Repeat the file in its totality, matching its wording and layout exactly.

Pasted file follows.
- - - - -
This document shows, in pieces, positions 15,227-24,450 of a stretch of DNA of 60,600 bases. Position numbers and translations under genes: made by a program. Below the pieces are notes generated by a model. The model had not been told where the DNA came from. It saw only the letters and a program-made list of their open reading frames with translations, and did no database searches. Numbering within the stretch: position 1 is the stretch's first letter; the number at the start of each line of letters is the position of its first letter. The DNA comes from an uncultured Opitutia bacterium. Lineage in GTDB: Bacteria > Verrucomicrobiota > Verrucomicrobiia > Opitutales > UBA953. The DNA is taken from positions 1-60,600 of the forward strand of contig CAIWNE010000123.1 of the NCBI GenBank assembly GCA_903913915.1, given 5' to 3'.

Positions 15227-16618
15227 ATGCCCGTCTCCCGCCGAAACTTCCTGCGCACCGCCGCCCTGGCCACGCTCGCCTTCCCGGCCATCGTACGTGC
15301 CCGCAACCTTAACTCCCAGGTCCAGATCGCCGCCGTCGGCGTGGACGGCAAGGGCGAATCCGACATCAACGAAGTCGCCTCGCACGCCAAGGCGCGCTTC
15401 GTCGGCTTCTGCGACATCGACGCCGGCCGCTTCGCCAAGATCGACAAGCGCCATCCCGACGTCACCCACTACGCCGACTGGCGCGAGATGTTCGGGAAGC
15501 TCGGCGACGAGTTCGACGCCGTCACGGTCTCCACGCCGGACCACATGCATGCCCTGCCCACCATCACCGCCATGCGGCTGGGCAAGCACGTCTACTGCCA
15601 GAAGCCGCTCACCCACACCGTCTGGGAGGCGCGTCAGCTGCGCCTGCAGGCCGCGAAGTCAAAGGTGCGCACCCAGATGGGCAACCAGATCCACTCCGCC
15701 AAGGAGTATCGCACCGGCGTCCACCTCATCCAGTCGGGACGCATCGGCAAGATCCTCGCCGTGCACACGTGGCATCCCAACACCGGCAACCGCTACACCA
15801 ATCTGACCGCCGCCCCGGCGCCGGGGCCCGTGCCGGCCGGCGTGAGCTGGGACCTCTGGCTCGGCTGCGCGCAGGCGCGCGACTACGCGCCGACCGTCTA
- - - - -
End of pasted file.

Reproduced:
This document shows, in pieces, positions 15,227-24,450 of a stretch of DNA of 60,600 bases. Position numbers and translations under genes: made by a program. Below the pieces are notes generated by a model. The model had not been told where the DNA came from. It saw only the letters and a program-made list of their open reading frames with translations, and did no database searches. Numbering within the stretch: position 1 is the stretch's first letter; the number at the start of each line of letters is the position of its first letter. The DNA comes from an uncultured Opitutia bacterium. Lineage in GTDB: Bacteria > Verrucomicrobiota > Verrucomicrobiia > Opitutales > UBA953. The DNA is taken from positions 1-60,600 of the forward strand of contig CAIWNE010000123.1 of the NCBI GenBank assembly GCA_903913915.1, given 5' to 3'.

Positions 15227-16618
15227 ATGCCCGTCTCCCGCCGAAACTTCCTGCGCACCGCCGCCCTGGCCACGCTCGCCTTCCCGGCCATCGTACGTGC
15301 CCGCAACCTTAACTCCCAGGTCCAGATCGCCGCCGTCGGCGTGGACGGCAAGGGCGAATCCGACATCAACGAAGTCGCCTCGCACGCCAAGGCGCGCTTC
15401 GTCGGCTTCTGCGACATCGACGCCGGCCGCTTCGCCAAGATCGACAAGCGCCATCCCGACGTCACCCACTACGCCGACTGGCGCGAGATGTTCGGGAAGC
15501 TCGGCGACGAGTTCGACGCCGTCACGGTCTCCACGCCGGACCACATGCATGCCCTGCCCACCATCACCGCCATGCGGCTGGGCAAGCACGTCTACTGCCA
15601 GAAGCCGCTCACCCACACCGTCTGGGAGGCGCGTCAGCTGCGCCTGCAGGCCGCGAAGTCAAAGGTGCGCACCCAGATGGGCAACCAGATCCACTCCGCC
15701 AAGGAGTATCGCACCGGCGTCCACCTCATCCAGTCGGGACGCATCGGCAAGATCCTCGCCGTGCACACGTGGCATCCCAACACCGGCAACCGCTACACCA
15801 ATCTGACCGCCGCCCCGGCGCCGGGGCCCGTGCCGGCCGGCGTGAGCTGGGACCTCTGGCTCGGCTGCGCGCAGGCGCGCGACTACGCGCCGACCGTCTA